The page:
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 (Amarr Croskey, For The Birmingham Times)


Media executive Shelley Stewart was born on September 24, 1934 in Birmingham, Alabama to Huell Stewart and Mattie C. Stewart. He graduated from Rosedale High School in Birmingham, Alabama and enlisted in the U.S. Air Force, where he served from 1952 to 1953.

After his military service, Stewart returned to Birmingham and was hired by WEDR-AM as a radio personality known as, “Shelley The Playboy.” By 1958, Stewart left Alabama to work for WOKJ-AM in Jackson, Mississippi. In the 1960s, Stewart worked for WENN-AM and served as the on-air voice of the Civil Rights Movement in Birmingham, in 1967, he co-founded Steiner Advertising, now known as O2. In the 1970s, Stewart left WENN-AM and began working at WATV-FM. He and Dr. Erskine Faush went on to acquire WATV-AM, which became the most popular radio station in Birmingham. In 2002, Stewart and Faush sold WATV-AM to Sheridan Broadcasting and Stewart retired from broadcasting the same year. He then founded the Mattie C. Stewart Foundation in 2007, in an effort to reduce the dropout rate and increase the graduation rate of high school students. 

Stewart also authored two books, The Road South: A Memoir and Mattie C.’s Boy: The Shelley Stewart Story.

Stewart was awarded the Footsteps to Freedom Award from the 16th Street Foundation in 1999, the Community Service Award from the National Association of Black Journalists in 2013, the Drum Major of Justice Award from the National Southern Christian Leadership Conference, and the World Conference of Mayors’ Outstanding People of the World Award. Stewart was also named a Pioneer of Radio Inductee by the Smithsonian Institution in 1996, inducted into the Black Radio Hall of Fame, honored as a “Living Legend” by Warner Bros. Records, and recognized by Coca-Cola Bottling Company as one of the top ten most recognized African Americans in the State of Alabama. Stewart and Samford University President Andrew Westmoreland co-founded and lead Birmingham Kitchen Table, and in 2013, he was named alumnus honoris causa one of the university’s highest recognitions for non-graduates, for his role in the civil rights movement and his work in the community.

Bio written by The HistoryMakers on May 2, 2017.

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This is one clipping that is where WEDR, where Shelley Stewart was at, “KKK” was written on WEDR. $5000 worth of vandalism. Ed Estes operated the station at this time, in Pensacola as well, another in Mobile, says “the first trouble he has experienced came, May 17th, when someone cut the support cables on the WEDR tower, causing the $5000 tower to fall to the ground.” Now as we all remember this is the second all black staffed radio station in the United States. “Estes offered a $1000 reward for the conviction. Engineers who checked the tower periodically told Estes on several occasions they’d found dead dogs with their throats cut at the base of the tower.” These are just horrible Klan activity. This was May 3rd, 1958.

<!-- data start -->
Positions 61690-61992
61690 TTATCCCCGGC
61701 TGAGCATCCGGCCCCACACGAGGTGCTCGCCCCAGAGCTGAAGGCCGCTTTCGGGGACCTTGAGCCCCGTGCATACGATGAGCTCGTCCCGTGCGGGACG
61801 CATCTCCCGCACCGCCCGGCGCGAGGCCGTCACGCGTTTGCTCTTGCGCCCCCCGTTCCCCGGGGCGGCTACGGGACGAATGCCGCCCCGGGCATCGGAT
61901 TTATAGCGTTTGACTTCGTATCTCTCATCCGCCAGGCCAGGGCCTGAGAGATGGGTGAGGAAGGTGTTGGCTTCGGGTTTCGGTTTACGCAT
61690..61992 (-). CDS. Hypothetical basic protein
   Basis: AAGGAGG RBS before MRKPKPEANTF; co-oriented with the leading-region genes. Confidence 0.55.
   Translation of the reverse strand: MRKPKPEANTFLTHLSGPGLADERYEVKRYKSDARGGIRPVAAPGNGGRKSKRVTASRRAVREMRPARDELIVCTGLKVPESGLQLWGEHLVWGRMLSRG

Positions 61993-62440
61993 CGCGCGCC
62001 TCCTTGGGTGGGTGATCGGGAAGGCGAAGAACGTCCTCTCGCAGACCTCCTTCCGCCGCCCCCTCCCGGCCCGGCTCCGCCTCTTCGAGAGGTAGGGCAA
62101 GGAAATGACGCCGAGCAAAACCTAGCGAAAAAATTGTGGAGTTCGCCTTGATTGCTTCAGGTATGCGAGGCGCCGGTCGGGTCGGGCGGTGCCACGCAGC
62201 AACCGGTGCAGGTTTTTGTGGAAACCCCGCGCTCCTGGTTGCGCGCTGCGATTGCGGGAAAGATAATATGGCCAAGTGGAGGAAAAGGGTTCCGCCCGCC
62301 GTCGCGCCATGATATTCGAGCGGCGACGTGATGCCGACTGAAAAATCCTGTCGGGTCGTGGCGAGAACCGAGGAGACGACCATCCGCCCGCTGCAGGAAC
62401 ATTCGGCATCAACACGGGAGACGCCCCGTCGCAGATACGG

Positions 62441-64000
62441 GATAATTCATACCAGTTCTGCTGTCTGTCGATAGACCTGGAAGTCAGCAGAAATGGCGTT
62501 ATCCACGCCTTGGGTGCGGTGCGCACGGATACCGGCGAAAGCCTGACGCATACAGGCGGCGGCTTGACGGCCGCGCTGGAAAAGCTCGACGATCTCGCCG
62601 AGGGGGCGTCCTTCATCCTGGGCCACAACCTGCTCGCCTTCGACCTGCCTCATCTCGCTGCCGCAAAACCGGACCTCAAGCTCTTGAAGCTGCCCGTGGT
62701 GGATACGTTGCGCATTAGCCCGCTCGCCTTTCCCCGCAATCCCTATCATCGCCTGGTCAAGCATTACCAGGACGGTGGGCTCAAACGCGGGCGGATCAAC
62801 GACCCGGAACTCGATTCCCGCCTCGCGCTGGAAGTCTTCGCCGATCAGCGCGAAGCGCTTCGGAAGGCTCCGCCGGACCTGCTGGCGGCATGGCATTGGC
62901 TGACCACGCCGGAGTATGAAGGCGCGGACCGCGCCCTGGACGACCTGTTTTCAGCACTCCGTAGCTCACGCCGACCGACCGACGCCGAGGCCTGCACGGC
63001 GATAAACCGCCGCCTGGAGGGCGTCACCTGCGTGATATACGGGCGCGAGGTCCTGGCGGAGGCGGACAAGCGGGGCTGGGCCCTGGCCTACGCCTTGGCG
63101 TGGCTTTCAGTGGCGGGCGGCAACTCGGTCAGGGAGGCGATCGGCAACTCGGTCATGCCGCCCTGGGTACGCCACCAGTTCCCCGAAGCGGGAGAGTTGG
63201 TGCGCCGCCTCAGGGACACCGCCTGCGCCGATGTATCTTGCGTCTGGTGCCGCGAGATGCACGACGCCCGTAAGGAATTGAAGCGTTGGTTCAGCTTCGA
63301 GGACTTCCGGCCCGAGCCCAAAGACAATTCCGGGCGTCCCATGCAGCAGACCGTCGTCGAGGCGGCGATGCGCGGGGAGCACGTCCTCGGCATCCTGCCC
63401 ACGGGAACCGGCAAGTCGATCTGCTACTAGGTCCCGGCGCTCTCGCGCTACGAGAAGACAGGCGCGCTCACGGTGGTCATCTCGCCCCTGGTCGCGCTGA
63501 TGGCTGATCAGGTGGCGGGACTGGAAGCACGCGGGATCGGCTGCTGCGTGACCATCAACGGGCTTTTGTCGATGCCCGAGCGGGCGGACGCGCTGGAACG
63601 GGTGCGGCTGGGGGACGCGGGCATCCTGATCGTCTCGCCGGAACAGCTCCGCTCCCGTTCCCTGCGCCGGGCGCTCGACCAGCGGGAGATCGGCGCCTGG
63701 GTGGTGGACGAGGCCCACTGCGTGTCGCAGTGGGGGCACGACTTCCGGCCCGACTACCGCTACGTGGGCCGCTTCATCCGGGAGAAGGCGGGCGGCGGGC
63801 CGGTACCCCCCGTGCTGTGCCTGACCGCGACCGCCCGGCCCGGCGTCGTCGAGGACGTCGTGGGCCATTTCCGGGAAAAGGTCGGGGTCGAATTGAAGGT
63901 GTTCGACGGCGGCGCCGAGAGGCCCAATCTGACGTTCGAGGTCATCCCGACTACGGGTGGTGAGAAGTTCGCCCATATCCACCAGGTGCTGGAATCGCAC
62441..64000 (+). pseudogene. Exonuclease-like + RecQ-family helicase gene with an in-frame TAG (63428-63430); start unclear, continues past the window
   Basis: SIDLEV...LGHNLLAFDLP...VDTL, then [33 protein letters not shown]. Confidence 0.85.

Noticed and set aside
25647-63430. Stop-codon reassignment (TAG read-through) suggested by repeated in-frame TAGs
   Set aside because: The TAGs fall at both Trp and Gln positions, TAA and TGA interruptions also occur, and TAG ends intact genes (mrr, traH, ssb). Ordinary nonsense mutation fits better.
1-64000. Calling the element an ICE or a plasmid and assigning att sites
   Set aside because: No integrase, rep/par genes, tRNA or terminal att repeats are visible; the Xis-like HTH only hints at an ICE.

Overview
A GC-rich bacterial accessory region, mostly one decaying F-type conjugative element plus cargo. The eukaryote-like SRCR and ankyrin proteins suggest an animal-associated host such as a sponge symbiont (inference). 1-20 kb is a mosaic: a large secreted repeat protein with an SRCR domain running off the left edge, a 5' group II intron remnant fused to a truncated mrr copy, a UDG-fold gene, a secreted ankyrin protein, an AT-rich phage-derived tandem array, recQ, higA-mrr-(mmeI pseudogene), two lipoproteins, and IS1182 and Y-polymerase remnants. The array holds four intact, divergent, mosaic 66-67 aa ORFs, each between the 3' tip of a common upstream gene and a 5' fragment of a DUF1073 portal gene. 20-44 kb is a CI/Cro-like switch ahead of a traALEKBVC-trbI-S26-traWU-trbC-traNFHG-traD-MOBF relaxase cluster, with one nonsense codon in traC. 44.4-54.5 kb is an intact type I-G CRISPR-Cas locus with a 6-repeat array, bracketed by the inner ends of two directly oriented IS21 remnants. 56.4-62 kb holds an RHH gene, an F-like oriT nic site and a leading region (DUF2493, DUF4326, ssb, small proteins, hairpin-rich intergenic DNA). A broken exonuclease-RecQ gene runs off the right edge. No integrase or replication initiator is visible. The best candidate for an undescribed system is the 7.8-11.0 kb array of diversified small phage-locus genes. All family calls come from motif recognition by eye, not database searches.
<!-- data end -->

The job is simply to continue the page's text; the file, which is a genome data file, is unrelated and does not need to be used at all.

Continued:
Birmingham Negro Radio Station Smeared With KKK
President Carter and Shelley Stewart Edited
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Shelley's Story 


Mattie C.'s Boy

Shelley Stewart was five years old when he and his brothers watched in horror as their father murdered their mother with an ax. Homeless at the age of six, Stewart found what shelter he could, suffering physical and sexual abuse and racism.


Despite heartbreaking setbacks and the racial strife that gripped the South in the 1950s and 1960s, Stewart graduated high school and entered the broadcasting profession. There he became a hugely popular radio personality, rubbing shoulders with the top recording artists of the day and becoming one of the nation’s first black radio station owners.

He helped Dr. Martin Luther King mount the historic Children’s March through the streets of Birmingham, Alabama. Later Stewart would use his powerful communication skills to help convict one of the men who bombed the city’s Sixteenth Street Baptist Church. Then this often-honored man turned his business skills to the creation of a foundation named after his mother; the Mattie C. Stewart Foundation works to convince high school students to stay in school and graduate, a topic Stewart speaks on in his many engagements around the country. Stewart, with author Don Keith, tells his story in his memoir Mattie C.'s Boy.

The Road South

As a five-year-old in Home-wood, Alabama, Shelley Stewart watched his father kill his mother with an axe. Two years later, Stewart escaped the care of abusive relatives, making a living as a stable hand. A stint in the army led to electroshock treatments for trying to integrate whites-only dances. But despite numerous setbacks, he never gave up his will to succeed. Eventually, odd jobs at radio stations laid the foundation for a 50-year career in broadcasting.

As an African-American radio personality, Stewart reached out to Jim Crow Alabama, using music to integrate his audience. Along the way, he helped launch the careers of such legends as Otis Redding, Isaac Hayes, and Gladys Knight. Instrumental in the Civil Rights Movement, he publicized the words of Dr. Martin Luther King, Jr. A remarkable witness to and participant in the momentous social changes of the last three decades, Stewart, now a successful businessman and community leader, shares his courageous personal story that shows the indomitable strength of the human spirit.


Also, Available On Audible

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